On the issue of reaching rural audiences alone, the report notes: “For operators, revenue from rural sites is around a 10th of that for urban areas, owing to the low purchasing power of most rural dwellers, while backhaul, power and taxes account for up to 60 percent of the cost of providing mobile broadband in rural areas.”
For mobile ambitions in the region to be realized, several critical factors need to continue to be addressed. Here are three of them:
1. Making mobile and mobile internet more affordable
A handset and 500MB of data costs 10 percent of an average monthly income, double the five percent threshold recommended by the UN Broadband Commission. Addressing this issue will therefore be essential for driving future growth.
Data and subscription packages that cater for less cash-rich consumers are one part of the equation. But, alongside that shift, making handsets cheaper for consumers will also help.
The cost of purchasing smartphones has dropped considerably in the past five years. As the report observes: “The average selling price of smartphones has fallen below $120 in most markets, with sub-$100 smartphones, mostly from Asian manufacturers such as Gionee and Tecno, now widely available across the region.”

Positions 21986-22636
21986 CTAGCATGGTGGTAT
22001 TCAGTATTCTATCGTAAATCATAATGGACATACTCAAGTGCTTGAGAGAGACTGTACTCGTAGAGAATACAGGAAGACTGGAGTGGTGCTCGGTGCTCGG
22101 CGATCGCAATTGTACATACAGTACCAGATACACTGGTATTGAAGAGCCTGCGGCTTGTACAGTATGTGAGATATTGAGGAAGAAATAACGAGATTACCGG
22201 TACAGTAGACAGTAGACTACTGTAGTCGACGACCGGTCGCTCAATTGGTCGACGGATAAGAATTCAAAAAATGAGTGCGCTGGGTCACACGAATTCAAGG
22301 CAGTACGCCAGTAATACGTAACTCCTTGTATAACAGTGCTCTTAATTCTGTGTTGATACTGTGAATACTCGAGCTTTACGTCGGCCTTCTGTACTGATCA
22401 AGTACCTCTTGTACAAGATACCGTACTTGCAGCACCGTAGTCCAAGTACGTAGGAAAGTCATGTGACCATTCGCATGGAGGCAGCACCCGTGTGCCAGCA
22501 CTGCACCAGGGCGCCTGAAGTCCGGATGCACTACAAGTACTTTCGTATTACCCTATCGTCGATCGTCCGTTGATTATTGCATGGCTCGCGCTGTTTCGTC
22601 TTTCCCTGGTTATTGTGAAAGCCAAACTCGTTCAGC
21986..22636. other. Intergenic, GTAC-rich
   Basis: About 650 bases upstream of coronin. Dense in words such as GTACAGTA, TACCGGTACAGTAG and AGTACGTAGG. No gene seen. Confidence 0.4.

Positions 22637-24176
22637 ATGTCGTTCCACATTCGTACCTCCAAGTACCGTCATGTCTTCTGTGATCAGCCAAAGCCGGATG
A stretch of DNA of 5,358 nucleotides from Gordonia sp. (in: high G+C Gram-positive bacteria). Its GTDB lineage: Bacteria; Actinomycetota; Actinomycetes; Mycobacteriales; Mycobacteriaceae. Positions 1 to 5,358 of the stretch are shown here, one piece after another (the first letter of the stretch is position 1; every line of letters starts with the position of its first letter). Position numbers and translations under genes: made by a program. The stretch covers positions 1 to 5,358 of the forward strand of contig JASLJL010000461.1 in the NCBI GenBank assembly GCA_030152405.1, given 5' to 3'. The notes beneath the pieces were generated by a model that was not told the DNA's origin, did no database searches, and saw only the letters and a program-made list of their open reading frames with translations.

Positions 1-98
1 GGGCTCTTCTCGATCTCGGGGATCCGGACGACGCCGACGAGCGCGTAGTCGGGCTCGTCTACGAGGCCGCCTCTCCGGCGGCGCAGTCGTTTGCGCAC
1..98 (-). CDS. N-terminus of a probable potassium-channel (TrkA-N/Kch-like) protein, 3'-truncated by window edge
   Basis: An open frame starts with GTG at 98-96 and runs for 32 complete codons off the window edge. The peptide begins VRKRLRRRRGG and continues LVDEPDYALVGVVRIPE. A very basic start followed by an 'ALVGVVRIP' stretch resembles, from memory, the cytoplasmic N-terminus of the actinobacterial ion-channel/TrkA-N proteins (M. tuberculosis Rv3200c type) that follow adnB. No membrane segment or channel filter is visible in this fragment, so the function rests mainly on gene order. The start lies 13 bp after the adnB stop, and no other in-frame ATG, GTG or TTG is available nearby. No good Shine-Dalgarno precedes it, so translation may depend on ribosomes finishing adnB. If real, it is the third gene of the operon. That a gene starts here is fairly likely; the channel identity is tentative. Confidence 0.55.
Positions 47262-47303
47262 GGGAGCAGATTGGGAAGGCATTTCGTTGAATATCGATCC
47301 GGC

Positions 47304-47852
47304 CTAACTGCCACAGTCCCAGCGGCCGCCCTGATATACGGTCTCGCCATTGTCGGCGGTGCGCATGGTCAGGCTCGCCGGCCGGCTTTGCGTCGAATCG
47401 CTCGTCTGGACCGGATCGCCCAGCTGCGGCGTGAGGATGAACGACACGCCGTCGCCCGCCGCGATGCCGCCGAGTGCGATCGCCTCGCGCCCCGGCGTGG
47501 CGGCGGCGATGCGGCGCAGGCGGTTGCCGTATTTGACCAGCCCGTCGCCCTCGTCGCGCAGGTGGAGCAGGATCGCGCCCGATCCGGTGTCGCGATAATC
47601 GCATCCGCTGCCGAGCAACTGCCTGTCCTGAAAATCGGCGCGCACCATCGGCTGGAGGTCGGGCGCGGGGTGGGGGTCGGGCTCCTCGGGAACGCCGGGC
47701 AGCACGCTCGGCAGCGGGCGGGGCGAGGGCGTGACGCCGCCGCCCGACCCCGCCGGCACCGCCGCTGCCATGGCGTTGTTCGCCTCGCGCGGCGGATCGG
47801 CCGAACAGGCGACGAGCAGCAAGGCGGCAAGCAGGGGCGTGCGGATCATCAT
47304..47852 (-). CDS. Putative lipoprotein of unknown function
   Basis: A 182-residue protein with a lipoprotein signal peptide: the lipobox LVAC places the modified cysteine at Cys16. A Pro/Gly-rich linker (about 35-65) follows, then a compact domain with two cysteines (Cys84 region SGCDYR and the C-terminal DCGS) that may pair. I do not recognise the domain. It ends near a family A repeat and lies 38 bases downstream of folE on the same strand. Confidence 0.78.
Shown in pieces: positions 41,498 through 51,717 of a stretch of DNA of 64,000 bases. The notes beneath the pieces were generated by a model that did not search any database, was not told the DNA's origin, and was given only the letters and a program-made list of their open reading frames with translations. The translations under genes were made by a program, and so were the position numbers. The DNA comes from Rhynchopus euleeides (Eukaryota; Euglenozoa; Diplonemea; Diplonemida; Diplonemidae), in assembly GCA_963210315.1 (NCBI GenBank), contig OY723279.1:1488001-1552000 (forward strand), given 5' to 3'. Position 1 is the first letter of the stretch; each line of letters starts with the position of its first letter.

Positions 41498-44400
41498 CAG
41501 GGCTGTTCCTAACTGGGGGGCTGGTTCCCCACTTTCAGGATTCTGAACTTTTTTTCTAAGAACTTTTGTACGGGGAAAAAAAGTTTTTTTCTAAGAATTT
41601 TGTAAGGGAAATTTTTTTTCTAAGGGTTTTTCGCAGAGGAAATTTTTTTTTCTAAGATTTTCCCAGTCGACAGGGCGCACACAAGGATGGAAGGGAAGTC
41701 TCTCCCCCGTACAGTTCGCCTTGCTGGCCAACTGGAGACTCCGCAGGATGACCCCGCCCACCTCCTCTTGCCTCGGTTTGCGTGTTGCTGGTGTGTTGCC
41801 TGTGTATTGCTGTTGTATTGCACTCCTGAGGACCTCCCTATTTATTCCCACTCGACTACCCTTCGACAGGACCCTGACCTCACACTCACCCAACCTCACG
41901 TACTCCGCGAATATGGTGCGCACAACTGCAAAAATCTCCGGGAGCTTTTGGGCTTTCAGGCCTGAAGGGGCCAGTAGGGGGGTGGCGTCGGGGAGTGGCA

Government policies can also play a role in this area, driving digital inclusion and growing the digital economy in the process. In Ghana, proposals to remove customs duties of 20 percent on handsets and smartphones have been predicted to contribute to an additional three million handset purchases, with nearly one million of these being 3G-enabled devices.
2. Creating compelling reasons to get connected
Tech companies are seeking to tap into developing markets like Sub-Saharan Africa by offering ‘skinnier’ versions of their apps. Using minimal data, products like Facebook Lite, Facebook Messenger Lite, Twitter Lite, Google Go and others, are quicker and cheaper to use than their full-data equivalents.
Last year Google’s CEO Sundar Pichai announced plans to train 100,000 software developers in Nigeria, Kenya, and South Africa, as well as creating in-person and online training packages designed to help 10 million people across the continent become more employable by developing their online skills.